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Alberta Premier Jim Prentice, speaking at downtown Rotary Club luncheon Monday, March 2, 2015 announces the province will overhaul how it bargains with public-sector workers and review legislation that prevents civil servants from striking. TDean Bennett/The Canadian Press

Alberta's public-sector unions warn that they won't accept wage rollbacks, but Premier Jim Prentice said Monday he was looking to overhaul the system for bargaining to avoid expensive future settlements as the province faces years of deep budget deficits.

Mr. Prentice has promised a tough budget later this month to deal with Alberta's $7.5-billion deficit, and has repeatedly said that wages enjoyed by the province's public sector are unsustainable. The pronouncements have seemed to set Mr. Prentice and the province's civil servants on a collision course.

"We had the best of everything—the most generously funded public services in Canada, the lowest taxes and plenty of oil money to underwrite all our dreams," Mr. Prentice said Monday. "Frankly, Alberta has made a habit of living beyond its means."

According to Mr. Prentice, the high wages enjoyed by the province's workers has been raised by other premiers as a problem within Confederation. Alberta's union leaders say that the high wages are a reflection of a local labour market that simply pays more than anywhere else in Canada.

"I thought Mr. Prentice wanted to show a more enlightened approach to negotiations," said Heather Smith, president of the United Nurses of Alberta. "But he's trying to create unnecessary hardship for public-sector workers. He's doing a very fine job of undermining morale."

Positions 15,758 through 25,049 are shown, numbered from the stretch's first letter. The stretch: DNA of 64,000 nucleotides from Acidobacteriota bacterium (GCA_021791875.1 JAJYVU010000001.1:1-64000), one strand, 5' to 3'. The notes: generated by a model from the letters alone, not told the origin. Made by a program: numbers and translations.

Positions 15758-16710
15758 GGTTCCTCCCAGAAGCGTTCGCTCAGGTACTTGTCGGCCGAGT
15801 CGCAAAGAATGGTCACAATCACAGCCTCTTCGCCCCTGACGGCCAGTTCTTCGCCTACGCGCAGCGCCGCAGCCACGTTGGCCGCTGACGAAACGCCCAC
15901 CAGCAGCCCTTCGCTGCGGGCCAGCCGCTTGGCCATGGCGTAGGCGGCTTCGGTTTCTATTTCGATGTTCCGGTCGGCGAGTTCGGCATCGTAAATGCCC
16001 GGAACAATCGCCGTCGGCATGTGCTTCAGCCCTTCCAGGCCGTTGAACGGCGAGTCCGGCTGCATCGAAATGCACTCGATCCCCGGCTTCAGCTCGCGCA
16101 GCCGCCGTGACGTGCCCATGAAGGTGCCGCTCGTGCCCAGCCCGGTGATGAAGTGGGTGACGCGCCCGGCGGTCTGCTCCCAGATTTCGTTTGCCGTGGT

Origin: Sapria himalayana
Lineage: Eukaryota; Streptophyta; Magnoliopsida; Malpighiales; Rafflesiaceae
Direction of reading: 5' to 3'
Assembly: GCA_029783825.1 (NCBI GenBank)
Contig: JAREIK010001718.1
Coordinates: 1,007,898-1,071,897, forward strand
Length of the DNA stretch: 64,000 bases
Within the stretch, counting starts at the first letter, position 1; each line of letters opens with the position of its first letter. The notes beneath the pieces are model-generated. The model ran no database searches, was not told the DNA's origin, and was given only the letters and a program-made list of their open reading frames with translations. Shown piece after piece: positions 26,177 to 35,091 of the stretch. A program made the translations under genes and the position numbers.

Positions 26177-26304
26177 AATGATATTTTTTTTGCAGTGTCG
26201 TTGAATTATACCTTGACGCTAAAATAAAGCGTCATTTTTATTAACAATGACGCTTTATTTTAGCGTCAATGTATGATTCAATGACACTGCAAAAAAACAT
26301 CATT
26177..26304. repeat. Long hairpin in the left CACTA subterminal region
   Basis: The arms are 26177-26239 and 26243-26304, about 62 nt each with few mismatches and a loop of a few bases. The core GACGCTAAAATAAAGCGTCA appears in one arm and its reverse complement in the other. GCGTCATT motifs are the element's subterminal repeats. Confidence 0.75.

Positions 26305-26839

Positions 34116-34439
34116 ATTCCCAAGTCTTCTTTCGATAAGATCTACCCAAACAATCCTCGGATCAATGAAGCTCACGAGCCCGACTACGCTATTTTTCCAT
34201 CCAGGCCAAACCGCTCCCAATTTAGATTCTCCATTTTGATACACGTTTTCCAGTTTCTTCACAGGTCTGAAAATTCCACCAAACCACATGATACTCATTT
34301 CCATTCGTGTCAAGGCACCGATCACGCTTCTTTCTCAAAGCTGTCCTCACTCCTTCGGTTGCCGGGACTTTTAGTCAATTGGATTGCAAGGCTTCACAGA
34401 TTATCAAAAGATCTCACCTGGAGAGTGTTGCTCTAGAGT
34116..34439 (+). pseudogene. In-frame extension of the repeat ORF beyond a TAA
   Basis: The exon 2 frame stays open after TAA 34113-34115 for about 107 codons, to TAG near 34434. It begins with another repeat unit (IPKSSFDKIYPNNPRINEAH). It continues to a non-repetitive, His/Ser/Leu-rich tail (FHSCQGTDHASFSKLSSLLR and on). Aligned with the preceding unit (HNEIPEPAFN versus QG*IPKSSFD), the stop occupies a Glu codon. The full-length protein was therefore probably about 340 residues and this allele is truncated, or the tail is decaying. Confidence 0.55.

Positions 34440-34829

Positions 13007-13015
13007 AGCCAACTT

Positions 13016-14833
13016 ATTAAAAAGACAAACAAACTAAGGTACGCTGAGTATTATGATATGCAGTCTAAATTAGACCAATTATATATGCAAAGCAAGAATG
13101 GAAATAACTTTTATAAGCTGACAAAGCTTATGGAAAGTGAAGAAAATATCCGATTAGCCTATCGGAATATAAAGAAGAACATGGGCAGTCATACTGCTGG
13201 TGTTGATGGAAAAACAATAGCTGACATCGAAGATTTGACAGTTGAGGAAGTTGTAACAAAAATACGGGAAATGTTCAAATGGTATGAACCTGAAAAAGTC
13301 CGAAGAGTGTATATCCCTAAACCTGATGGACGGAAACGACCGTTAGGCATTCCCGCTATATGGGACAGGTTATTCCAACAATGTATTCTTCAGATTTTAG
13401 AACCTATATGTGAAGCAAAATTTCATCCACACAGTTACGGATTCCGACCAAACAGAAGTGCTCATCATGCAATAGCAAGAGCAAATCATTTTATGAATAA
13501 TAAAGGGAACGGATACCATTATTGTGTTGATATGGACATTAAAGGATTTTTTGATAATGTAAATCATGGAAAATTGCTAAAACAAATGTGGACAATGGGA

The premier says one reason for the province's high public-sector wages is a lack of co-ordination between government negotiators. He promises a new made-in-Alberta approach to labour relations that will be consistent, co-ordinated and centralized.

A deputy minister has been given four months to report back on how to redesign the system.

Labour is worried about the direction Mr. Prentice is taking. "We're talking about a dramatic centralization of responsibility for bargaining with public-sector workers and their unions. It'll be centralized in the hands of the Premier. That's what they do in B.C. and it hasn't been a very productive model," said Gil McGowan, president of the Alberta Federation of Labour.

In B.C., public-sector negotiations are co-ordinated through a council in the province's treasury board that sets the government's agenda. Despite the system, the province has seen protracted negotiations and numerous strikes over the past decade.

Mr. Prentice, however, says he is is looking to emulate the B.C. approach: "We need a much more disciplined and co-ordinated approach to public sector bargaining in the province. Clearly the provincial government needs to be at the centre of this."

Along with the review of the province's labour relationship, Mr. Prentice has also ordered his labour minister to start consultations on rewriting decades-old labour rules that prevent most public servants from striking.

A Supreme Court of Canada decision in late January declared the right to strike to be fundamental.

Mr. Prentice says an update of the labour rules, created by the province's first Progressive-Conservative premier four decades ago, need to stand up to legal challenge.

A new dispute-resolution mechanism would be based on essential-service laws in other provinces. Alberta would allow unionized staff to strike as long as essential services continue operating, Mr. Prentice said while speaking in downtown Edmonton.